posted by Arts Intern Matthew Vollono


Yesterday I attended a matinee performance of Two Faced Bastard, the latest by Australian troupe Chunky Move, and the last offering of the ‘08/’09 season from White Birds Uncaged Series (have no fear — they already have the ‘09/10 season scheduled).

The setup for this latest production is disarmingly simple: a curtain hangs from the ceiling to floor, separating the YWCA gymnasium into two equal sides. Audience members sit on either side of the curtain (your seat is based on the door through which you enter) so that only half the performance can be seen at any given time. If this sounds like a gimmick, it’s not — part of the initial thrill of watching Two Faced Bastard has as much to do as much with what you see, as what is kept from you.

If my description of the opposing audience setup sounds a bit confusing, take look at this video from the World Premiere in Melbourne, and then read about what I thought after the jump:

from Chunky Move

Ultimately,Two Faced Bastard is an interesting, if flawed, experiment in the dueling nature of perception. The performances of the two baffled men at core of the whole thing (Brian Lipson and Vincent Crowley) proved the highlight. In one of piece's strongest moments, Lipson insists on interviewing each dancer in the middle of a particularly strenuous dance, all while clumsily trying to mimic their graceful movements. It's a funny moment, made even richer by the honest answers the dancers provide, and it gave me high hopes for the rest of the show. What a shame then, that the second half of the performance was so disappointing.


Things get off to a awkward start when the show is stopped midway through so the actors can address the audience directly. As needless as I found this interruption, it was nowhere near as ridiculous as the scene in which dancers attack each other while dressed in cardboard boxes and packing tape (see photo above), like some war between the contents of rival U-Hauls.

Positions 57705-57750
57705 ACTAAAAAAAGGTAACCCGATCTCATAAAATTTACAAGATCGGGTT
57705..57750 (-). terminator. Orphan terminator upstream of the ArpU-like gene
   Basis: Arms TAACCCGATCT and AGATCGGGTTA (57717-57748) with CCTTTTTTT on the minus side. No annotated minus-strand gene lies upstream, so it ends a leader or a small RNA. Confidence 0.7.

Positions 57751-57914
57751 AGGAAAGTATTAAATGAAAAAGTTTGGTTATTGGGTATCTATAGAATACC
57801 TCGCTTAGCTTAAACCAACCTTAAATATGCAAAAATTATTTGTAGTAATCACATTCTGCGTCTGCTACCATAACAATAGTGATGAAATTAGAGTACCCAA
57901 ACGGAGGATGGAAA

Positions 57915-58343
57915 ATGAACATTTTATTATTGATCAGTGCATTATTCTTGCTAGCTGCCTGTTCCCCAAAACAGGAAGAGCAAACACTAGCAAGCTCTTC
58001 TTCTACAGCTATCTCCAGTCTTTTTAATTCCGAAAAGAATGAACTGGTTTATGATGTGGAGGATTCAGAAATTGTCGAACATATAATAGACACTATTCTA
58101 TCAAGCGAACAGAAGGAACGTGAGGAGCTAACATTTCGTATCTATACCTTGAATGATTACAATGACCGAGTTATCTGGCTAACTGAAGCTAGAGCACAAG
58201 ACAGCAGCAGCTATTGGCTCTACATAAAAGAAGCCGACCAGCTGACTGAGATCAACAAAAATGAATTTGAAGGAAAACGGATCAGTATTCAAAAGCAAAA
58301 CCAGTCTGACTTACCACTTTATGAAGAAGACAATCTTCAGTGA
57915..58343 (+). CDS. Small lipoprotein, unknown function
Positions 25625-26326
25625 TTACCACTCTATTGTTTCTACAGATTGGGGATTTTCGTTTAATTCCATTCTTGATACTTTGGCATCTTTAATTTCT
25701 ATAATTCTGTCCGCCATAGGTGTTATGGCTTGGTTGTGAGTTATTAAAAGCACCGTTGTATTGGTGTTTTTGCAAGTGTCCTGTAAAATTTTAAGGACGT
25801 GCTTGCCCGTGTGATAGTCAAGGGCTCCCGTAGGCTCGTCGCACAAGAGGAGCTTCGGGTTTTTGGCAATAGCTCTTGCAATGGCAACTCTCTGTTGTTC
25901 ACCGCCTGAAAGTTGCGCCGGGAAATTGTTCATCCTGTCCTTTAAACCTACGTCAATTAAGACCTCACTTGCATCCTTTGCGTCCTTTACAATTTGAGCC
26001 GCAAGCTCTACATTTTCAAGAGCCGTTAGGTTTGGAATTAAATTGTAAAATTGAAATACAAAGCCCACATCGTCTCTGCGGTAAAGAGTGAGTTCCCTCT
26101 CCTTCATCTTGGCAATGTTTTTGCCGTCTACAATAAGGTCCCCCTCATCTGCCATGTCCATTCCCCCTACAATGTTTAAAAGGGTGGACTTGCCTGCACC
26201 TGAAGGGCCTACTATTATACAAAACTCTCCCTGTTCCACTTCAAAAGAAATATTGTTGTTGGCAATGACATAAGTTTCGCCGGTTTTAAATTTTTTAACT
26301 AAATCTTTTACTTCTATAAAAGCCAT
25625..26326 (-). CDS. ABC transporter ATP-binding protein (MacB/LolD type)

From here on, Two Faced Bastard gets a bit drunk on its own eccentricities. When a woman dressed in packing material pokes at a piece of foam with the corner of her foot for five minutes, only to be ordered to surrender her costume, I couldn’t help checking my watch. And when two actors engage in an all too real fight that ends with one of them suffering a bloody nose, I grew even more restless. Was the other side of the audience seeing something more interesting than I? Would I have to see this again to fully experience it? And was it even worth finding out?


Ultimately this piece lacks the cohesion necessary for such a highly charged and complicated piece of choreography. The production suffers from a jumble of half-baked ideas, most of which serve the idea of the production, rather than the production itself, and in the end I felt kind of cheated. To deny audience members one half of a performance based on the nature of duality feels a bit unfair, like giving us Jekyll without Mr. Hyde.

Two Face Bastard will no doubt be received differently by audience members seated on the opposite side than me. After all, they saw an entire different performance than I did, which I suppose is the point. But regardless, simple questions of coherency remain, and I left the YWCA unsure of just what I was supposed to see, and not all that interested in what I didn't.

Two Face Bastard runs thru Sunday 4/19 (today). Tickets can be purchased on White Bird's website.

all photography courtesy of White Bird